In the example below, an employer offers a 3% match on 401(k) gross wages, uses a fleet of trucks that cost $20,000/year per employee, uses hand tools that cost $6,000/year per employee, and is provided 8 days of PTO each year. This is how the numbers would break down per hour.
Paid time off is a little trickier. You have to calculate 8 days of 8 hours’ pay, then divide that by the annual earnings. So in this example it would be:
- $25 x 8 hours = $200
- $200 x 8 days = $1,600
- $1,600 ÷ 2080 = $0.77
Remember, this is per hour. To help you get a better understanding of what it would cost per paycheck, we’ve calculated the contributions for a 40-hour workweek below:
Final Labor Construction Costs
Once you calculate all of the varied taxes, benefits, insurance, and other costs associated with your construction workers, you can find the total labor cost for each employee. Below we’ve added up all the costs for Journeyman Electrician per hour:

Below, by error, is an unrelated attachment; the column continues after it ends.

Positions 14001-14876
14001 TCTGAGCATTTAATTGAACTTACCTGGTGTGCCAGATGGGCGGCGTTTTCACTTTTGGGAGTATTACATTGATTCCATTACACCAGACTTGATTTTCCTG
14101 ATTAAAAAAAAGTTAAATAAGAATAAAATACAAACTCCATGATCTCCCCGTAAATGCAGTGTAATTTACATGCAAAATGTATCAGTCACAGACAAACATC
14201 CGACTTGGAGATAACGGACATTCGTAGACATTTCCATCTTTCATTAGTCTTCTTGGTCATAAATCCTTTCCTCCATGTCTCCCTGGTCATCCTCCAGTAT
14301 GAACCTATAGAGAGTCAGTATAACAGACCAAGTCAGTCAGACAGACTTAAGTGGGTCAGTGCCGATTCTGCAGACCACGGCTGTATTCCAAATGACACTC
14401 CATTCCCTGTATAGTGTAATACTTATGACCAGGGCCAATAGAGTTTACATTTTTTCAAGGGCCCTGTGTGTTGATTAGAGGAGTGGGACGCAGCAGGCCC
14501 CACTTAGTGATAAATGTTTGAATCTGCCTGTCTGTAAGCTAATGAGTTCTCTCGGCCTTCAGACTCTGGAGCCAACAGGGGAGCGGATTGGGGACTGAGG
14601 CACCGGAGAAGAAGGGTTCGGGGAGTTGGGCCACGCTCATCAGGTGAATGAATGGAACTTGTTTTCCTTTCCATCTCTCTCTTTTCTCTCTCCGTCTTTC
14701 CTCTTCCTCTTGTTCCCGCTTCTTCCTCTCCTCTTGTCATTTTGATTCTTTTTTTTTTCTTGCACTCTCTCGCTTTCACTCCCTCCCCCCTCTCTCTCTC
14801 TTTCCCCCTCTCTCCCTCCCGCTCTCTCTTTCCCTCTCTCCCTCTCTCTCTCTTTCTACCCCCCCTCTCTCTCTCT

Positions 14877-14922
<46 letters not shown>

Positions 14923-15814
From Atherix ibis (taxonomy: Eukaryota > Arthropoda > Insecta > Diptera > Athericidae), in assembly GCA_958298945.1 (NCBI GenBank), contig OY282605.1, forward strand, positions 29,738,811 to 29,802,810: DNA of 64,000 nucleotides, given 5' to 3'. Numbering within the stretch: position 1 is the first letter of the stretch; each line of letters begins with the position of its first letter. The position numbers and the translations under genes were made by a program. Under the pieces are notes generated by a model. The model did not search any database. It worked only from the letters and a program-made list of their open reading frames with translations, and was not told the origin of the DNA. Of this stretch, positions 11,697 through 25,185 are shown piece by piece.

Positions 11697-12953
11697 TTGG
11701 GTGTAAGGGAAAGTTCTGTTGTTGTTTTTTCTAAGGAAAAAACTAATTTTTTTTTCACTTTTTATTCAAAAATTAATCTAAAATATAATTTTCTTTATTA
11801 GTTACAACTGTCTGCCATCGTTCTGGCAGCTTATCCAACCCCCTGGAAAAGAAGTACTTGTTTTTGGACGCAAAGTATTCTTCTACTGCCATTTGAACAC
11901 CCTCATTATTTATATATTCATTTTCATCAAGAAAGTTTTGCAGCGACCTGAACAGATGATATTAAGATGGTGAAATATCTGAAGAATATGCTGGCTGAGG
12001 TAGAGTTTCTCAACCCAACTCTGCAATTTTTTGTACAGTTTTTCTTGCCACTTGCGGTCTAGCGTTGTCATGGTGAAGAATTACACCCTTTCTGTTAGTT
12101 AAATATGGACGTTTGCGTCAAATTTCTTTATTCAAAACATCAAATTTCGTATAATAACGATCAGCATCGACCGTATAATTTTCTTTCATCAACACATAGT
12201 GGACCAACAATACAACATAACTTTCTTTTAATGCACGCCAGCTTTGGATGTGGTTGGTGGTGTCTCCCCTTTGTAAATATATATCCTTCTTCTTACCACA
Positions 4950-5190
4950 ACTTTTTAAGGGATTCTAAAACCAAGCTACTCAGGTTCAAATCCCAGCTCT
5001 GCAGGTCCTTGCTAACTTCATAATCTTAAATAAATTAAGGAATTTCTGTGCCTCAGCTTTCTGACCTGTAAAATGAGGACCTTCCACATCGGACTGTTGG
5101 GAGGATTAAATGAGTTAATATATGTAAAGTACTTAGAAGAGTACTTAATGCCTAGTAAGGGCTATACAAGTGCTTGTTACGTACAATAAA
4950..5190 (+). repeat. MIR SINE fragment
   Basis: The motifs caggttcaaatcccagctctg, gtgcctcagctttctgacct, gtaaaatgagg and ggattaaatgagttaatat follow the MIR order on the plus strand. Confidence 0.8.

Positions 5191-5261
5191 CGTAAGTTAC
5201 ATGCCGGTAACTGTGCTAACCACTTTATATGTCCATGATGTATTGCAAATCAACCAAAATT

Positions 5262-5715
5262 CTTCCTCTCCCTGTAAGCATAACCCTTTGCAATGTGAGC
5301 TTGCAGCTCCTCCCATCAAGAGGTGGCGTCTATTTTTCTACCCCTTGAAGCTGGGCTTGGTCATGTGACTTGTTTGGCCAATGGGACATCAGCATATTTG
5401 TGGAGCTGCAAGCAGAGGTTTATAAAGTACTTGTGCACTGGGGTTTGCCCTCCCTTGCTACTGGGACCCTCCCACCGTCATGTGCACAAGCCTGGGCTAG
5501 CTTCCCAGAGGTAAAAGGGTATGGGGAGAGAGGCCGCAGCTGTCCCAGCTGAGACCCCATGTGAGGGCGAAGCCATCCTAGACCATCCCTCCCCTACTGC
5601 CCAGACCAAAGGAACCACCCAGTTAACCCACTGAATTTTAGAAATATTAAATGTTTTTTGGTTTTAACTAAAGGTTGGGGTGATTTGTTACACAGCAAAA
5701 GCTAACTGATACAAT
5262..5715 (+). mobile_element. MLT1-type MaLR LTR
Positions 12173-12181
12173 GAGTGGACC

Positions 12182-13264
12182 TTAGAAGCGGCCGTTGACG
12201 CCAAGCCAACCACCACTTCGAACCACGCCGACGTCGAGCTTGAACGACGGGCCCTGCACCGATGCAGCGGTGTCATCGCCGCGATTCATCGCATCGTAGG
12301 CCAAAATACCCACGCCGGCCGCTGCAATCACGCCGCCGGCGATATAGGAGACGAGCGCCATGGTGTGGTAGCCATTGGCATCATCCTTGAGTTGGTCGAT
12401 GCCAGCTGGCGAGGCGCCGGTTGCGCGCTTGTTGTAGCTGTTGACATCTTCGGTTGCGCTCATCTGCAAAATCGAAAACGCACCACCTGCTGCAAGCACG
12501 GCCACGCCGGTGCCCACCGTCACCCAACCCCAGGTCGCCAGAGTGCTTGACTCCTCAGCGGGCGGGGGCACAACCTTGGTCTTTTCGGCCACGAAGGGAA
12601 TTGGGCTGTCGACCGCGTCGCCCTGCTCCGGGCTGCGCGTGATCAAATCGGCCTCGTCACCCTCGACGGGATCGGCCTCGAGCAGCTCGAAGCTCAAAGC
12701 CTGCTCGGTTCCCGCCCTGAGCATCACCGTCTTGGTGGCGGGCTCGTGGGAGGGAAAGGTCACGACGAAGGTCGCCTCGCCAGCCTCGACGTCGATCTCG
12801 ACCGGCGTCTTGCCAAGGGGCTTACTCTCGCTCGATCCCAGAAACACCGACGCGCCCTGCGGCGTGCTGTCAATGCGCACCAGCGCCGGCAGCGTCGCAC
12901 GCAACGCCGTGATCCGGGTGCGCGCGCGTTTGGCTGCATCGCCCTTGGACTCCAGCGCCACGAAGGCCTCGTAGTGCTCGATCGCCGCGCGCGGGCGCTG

That total cost shows that you need to charge at least $48.11 per hour to cover the cost of having this person working on one of your job sites.
It’s More than Just Base Rate
So to avoid losing profits to labor costs:
We know budgeting your labor costs and tracking expenses can be time consuming. That’s why Crewcost has capabilities to streamline your data and make calculating labor easy. Schedule your demo today to see how Crewcost can help your construction business stay profitable.